Ikiru

“Ikiru,” in Japanese, means a number of different things:

  1. to live; to exist
  2. to make a living; to subsist
  3. to be in effect; to be in use; to function
  4. to come to life; to be enlivened
  5. to be safe (in baseball, go, etc.)

The film IKIRU, directed by Akira Kurosawa and released in 1952, is a classic of Japanese film. It is a heartwarming and heart wrenching story of a bureaucrat in Tokyo, a man whose days are always the same, full of endless piles of paper essentially “signifying nothing.”  He finds out one day that he has terminal cancer and less than a year to live. His world is instantly upended, and over the next few months, he goes through all the stages of grief — denial, anger, bargaining, depression and acceptance — and finally finds a way to do something meaningful with the time he has remaining in his life.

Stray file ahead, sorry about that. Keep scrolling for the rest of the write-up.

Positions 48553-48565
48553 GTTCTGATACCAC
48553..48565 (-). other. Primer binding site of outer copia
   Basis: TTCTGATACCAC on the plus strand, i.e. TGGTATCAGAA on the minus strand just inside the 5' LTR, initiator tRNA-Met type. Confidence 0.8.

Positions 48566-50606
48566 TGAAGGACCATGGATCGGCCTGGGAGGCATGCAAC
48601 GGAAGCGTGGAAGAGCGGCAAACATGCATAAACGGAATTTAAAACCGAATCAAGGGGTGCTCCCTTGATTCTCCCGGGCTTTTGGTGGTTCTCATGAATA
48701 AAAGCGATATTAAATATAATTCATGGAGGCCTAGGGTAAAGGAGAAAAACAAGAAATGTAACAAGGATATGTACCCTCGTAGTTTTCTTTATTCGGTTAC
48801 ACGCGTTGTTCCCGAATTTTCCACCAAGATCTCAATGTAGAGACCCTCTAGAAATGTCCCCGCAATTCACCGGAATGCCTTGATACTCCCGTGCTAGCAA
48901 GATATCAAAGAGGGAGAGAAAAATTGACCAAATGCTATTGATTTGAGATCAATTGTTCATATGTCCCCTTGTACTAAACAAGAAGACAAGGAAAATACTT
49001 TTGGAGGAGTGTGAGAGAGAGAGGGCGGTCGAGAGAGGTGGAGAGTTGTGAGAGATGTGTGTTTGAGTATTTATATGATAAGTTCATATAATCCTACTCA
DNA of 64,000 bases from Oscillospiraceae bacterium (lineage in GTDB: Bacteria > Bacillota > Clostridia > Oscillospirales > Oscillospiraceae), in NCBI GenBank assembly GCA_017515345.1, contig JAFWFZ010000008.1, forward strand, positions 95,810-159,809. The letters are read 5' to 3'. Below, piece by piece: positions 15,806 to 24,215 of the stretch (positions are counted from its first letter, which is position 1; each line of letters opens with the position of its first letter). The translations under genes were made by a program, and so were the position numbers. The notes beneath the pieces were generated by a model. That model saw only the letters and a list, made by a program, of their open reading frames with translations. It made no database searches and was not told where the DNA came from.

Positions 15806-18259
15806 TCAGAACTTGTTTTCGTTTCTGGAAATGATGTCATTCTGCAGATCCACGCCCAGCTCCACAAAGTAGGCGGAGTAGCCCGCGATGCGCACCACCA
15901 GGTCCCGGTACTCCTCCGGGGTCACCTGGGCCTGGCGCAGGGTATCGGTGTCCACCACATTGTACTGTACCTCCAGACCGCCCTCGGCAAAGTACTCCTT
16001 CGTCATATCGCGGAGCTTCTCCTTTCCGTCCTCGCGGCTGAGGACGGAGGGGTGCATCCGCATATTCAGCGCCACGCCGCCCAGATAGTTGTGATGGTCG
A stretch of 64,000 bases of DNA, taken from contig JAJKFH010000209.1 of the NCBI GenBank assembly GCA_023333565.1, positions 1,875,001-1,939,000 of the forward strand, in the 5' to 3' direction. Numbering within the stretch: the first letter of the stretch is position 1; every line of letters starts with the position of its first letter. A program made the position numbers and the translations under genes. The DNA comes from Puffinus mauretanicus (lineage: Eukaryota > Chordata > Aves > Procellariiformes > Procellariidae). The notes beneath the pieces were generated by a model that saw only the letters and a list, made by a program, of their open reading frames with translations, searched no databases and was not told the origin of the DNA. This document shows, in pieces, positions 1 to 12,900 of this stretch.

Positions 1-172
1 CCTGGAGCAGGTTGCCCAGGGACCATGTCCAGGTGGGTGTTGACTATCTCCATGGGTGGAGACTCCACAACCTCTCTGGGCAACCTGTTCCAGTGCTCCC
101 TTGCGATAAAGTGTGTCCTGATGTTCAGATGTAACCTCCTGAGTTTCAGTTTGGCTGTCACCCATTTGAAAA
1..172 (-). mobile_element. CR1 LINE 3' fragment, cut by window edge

It’s a very moving story, and expresses all the different meanings of the word “Ikiru,” especially the fourth definition, to learn to live!  I’ve watched it numerous times over the years, and it is one of my favorite movies. I highly recommend it.


I watched this film as part of the Japanese Literature 12 Challenge, hosted by Meredith at Dolce Bellezza.

4 thoughts on “Ikiru

    1. Robin Post author

      Gnoe, I’m sorry I missed your comment! It’s a great movie although such a different style from today’s films. It stays with you and makes you think. I highly recommend it.

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      Reply

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